A confessed assassination junkie, Sarah Vowell travelled the country investigating sites of renown connected to U.S presidential assassinations -- Lincoln, Garfield, and McKinley. She is obviously quite knowledgeable on this topic and she writes in lively, clear, and entertaining prose. At first, it seemed like I was in for a good time with Assassination Vacation.
But nothing, and I mean nothing, got by without her striking a moral pose: a few innocuous words from a park ranger bring to mind the horrors of Guantanamo; Garfield's election is when the Republican party turned evil, etc. This is a scourge. God forbid anyone produce a creative work anymore without devoting a solid percentage of it to positioning it in the correct socio-political and ethical framework. It's depressing, but also understandable to a certain extent. Vowell is young (or was when she wrote this) and young people are simultaneously thoughtless and self-assured in their beliefs. I also blame Jon Stewart and Stephen Colbert for convincing an entire generation that smug political snark counts as witty insight.
In any event, I could tolerate the need of a 21st century progressive to pass sanctimonious judgment on folks from a century and a half ago when it came to the Lincoln assassination because that's the planted, inherited narrative we all have as our legacy. I was hoping when she got to the Garfield assassination she would let up and focus on the story. Nope. It got worse. She reached the point where the effort to identify and skip past the narrow-minded moralizing made it no longer worthwhile to continue. So I did something I have only done a handful of times in my life. I quit on a book before finishing.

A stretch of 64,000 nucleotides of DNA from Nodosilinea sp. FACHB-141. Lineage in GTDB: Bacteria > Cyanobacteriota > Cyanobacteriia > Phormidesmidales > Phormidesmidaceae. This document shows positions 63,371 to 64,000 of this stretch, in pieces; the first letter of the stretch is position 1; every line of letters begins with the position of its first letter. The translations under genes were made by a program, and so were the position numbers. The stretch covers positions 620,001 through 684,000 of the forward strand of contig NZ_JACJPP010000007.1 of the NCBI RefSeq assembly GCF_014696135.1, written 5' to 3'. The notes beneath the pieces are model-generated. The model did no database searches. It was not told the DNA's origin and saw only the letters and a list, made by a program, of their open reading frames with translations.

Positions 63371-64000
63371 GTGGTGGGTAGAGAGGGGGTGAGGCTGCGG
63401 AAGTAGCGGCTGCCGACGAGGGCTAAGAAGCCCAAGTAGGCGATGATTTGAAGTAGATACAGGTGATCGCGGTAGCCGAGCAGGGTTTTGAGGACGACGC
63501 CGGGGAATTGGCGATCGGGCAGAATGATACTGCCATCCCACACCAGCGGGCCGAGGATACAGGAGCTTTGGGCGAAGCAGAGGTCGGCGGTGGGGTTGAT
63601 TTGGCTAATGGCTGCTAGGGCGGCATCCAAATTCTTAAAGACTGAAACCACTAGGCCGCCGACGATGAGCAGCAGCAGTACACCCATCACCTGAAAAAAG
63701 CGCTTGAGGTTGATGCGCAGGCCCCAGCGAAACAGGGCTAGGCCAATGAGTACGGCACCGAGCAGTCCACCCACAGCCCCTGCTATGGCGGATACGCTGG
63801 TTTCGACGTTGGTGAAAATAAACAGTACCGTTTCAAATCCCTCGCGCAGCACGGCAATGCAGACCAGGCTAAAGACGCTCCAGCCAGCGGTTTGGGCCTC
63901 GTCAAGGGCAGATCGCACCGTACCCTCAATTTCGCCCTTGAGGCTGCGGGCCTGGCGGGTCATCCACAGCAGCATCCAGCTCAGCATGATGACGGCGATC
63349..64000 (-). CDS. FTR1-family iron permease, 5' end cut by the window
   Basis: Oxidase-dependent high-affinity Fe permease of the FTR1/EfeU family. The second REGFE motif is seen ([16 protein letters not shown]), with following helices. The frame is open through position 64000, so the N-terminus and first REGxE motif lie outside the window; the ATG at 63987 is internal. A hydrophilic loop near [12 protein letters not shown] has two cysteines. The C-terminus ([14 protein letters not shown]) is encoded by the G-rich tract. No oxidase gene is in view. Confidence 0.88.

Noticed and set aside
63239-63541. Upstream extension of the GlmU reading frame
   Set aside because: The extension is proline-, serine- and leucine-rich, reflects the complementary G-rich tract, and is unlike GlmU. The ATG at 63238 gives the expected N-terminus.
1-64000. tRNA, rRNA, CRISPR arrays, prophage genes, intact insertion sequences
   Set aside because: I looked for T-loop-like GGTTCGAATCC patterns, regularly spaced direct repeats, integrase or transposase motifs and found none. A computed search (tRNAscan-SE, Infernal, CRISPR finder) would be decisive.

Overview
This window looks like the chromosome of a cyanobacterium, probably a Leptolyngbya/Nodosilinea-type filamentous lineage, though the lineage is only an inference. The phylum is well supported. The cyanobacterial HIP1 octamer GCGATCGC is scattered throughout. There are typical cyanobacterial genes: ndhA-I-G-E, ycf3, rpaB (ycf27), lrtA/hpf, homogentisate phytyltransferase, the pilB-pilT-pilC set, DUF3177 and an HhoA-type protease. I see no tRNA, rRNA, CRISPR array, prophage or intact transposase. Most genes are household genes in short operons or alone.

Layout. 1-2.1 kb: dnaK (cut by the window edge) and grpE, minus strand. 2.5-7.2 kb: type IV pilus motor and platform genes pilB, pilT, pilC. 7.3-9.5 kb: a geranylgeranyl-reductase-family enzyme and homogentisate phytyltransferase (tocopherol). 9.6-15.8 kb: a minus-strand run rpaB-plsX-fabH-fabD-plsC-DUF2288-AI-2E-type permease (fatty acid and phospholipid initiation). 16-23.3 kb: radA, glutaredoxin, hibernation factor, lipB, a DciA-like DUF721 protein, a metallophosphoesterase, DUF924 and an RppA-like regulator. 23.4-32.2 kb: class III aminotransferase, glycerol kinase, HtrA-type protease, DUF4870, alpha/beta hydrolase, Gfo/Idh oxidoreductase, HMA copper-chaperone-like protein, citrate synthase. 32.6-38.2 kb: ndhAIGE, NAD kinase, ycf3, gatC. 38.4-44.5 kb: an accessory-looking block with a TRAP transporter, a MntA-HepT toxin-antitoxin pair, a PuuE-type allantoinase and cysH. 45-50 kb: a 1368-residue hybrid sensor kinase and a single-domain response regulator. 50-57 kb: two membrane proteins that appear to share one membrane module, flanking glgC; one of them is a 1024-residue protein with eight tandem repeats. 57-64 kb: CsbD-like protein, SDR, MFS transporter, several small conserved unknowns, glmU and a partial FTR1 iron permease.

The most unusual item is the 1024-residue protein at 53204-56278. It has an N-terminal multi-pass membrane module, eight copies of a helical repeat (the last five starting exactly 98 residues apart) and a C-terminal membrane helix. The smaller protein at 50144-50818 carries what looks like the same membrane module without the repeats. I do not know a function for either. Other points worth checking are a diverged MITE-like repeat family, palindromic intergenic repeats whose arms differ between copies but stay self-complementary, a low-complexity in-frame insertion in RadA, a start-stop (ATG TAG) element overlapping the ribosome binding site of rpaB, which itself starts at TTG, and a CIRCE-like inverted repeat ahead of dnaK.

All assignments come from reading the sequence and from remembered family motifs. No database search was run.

Assassination Vacation got excellent reviews and was highly spoken of on a couple of forums I visit. That's how it came to my attention. Perhaps it would work better for people younger than me (that's most people) who expect, and possibly require, to know the moral positioning of the author of their reading material. For me, it's just an annoying distraction.